With the start of strict voluntary individual player workouts officially underway in select Major League Soccer facilities (our Colorado Rapids started Thursday, May 14th), patient MLS fans are now waiting on news from the League’s Commissioner, Don Garber, concerning when, where and in what format will the 2020 season resume.
This week, The Washington Post and The Athletic reported unnamed sources stating that the league is considering hosting a 26-team tournament format season in south suburban Orlando’s ESPN Wide World of Sports Complex (ESPNWWSC) at Disney World. The reports added that each team would start training at ESPNWWSC as early as June 1st and fan-less, round-robin tournament-style play starting approximately four weeks later. (MLS has since extended the small group training moratorium until June 1st.)
Located 18 miles south of downtown Orlando, the 220-acre complex is impressive and worthy of serious consideration. It is complete with a 7,500-seat minor league-style baseball stadium and four ancillary baseball diamonds, a 5,000-seat multi-sport field house, a 70,000-square-foot arena, and an 8,000-seat volleyball/basketball entertainment center. This past January, the NFL hosted its 2019 ProBowl training sessions on several regulation football fields at the Complex, while elite soccer youth competed nearby on 17 regulation soccer fields.
Logically speaking, the setting, albeit not in MLS hometown with roaring soccer-starved crowds, would be ideal, as sufficient training and plush playing field sites are available, in addition to nearby shelter-in-place team accommodations and dining options. North of the Complex are the Disney World theme parks and an array of high-capacity hotels and dining facilities.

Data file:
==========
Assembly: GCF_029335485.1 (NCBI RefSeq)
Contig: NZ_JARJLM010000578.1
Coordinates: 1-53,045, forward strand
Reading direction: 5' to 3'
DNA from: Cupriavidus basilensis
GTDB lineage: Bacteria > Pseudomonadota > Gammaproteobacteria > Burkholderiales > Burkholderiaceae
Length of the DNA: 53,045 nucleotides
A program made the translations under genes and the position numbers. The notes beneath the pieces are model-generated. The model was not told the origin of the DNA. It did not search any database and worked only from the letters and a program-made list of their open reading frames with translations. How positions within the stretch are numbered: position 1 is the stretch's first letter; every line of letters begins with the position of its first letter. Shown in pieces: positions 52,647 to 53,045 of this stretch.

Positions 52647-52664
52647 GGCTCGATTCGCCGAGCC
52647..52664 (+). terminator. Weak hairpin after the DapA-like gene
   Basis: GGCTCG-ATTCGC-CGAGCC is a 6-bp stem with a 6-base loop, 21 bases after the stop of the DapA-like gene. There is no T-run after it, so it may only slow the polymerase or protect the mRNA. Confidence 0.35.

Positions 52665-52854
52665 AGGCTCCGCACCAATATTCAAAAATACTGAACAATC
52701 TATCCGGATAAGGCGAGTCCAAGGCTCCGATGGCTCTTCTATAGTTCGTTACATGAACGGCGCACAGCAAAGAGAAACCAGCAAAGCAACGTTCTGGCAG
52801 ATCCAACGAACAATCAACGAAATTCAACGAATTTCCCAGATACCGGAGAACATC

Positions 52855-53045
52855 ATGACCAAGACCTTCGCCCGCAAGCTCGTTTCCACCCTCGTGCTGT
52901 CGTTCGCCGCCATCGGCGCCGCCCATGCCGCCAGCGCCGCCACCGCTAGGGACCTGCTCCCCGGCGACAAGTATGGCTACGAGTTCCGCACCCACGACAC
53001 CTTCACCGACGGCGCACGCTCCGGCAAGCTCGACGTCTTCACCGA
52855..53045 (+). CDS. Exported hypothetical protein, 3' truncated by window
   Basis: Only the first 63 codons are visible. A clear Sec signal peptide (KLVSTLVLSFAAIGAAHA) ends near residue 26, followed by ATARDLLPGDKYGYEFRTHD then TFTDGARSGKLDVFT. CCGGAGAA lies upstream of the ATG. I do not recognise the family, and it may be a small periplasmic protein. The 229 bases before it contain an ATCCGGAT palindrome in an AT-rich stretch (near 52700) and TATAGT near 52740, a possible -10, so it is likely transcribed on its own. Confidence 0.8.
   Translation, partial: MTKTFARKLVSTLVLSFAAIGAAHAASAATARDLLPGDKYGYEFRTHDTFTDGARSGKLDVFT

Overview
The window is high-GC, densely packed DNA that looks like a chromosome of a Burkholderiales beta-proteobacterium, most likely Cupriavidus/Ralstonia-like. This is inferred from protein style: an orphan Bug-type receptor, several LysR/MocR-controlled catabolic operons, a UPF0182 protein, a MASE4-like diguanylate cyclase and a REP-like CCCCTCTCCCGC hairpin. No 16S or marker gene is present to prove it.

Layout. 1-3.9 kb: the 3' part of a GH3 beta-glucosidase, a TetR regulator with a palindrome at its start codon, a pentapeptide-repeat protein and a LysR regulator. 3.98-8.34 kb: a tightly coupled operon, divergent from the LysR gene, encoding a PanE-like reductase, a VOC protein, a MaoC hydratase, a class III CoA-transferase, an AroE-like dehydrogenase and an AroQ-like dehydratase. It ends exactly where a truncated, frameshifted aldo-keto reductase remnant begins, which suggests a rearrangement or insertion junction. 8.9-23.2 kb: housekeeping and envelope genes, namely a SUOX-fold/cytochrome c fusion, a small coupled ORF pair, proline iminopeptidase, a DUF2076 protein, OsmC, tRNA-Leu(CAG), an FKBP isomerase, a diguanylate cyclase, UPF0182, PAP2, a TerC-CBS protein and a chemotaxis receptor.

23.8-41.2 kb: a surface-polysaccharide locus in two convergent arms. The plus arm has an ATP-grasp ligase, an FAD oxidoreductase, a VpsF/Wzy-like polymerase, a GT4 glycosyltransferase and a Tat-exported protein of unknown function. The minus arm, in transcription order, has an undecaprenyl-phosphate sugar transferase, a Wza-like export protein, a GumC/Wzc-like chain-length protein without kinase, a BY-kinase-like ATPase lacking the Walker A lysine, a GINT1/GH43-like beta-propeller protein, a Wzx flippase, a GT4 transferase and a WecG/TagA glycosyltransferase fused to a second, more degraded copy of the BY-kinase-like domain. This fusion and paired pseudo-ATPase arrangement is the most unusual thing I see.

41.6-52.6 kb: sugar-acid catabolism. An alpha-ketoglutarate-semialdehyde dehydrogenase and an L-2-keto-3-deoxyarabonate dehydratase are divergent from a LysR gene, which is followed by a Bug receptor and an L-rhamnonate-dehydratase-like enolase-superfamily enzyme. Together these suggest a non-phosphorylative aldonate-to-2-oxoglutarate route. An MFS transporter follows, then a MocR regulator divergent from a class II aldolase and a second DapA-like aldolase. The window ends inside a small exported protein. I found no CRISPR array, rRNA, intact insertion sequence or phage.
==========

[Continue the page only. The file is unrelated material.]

Overlaying the possible ESPNWWSC destination, the Washington Post reported that player families would be excluded from joining the teams for the duration of play in greater Orlando. Additionally, MLS made a formal proposal to the MLS Players Association asking for a 20% pay cut from players, as well as other financial concessions due to the pandemic. The Players Association had not publicly commented as of Friday, May 15th.
The state of Florida is onboard
News of MLS possibly training and playing in Orlando was amplified this past Wednesday morning in Tallahassee, when Florida Governor Ron DeSantis said that “all professional sports are welcome here for practicing and for playing” during a news conference in the state Capitol. He continued, “there’s been reports that Major League Soccer may want to have their season in Orlando. Do it. We want to have you here.”
“What I would tell commissioners of leagues is, if you have a team in an area where they just won’t let them operate, we’ll find a place for you here in the state of Florida.” DeSantis added that his state “was open to leagues looking to restart, or start, their seasons.”
Is it safe to play in Florida?
On Monday, May 4th, Governor DeSantis kicked-off his Phase 1 “SAFE. SMART. STEP-BY-STEP PLAN” to methodically and safely reopen Florida. The plan includes restaurants and businesses being allowed to operate on a limited basis.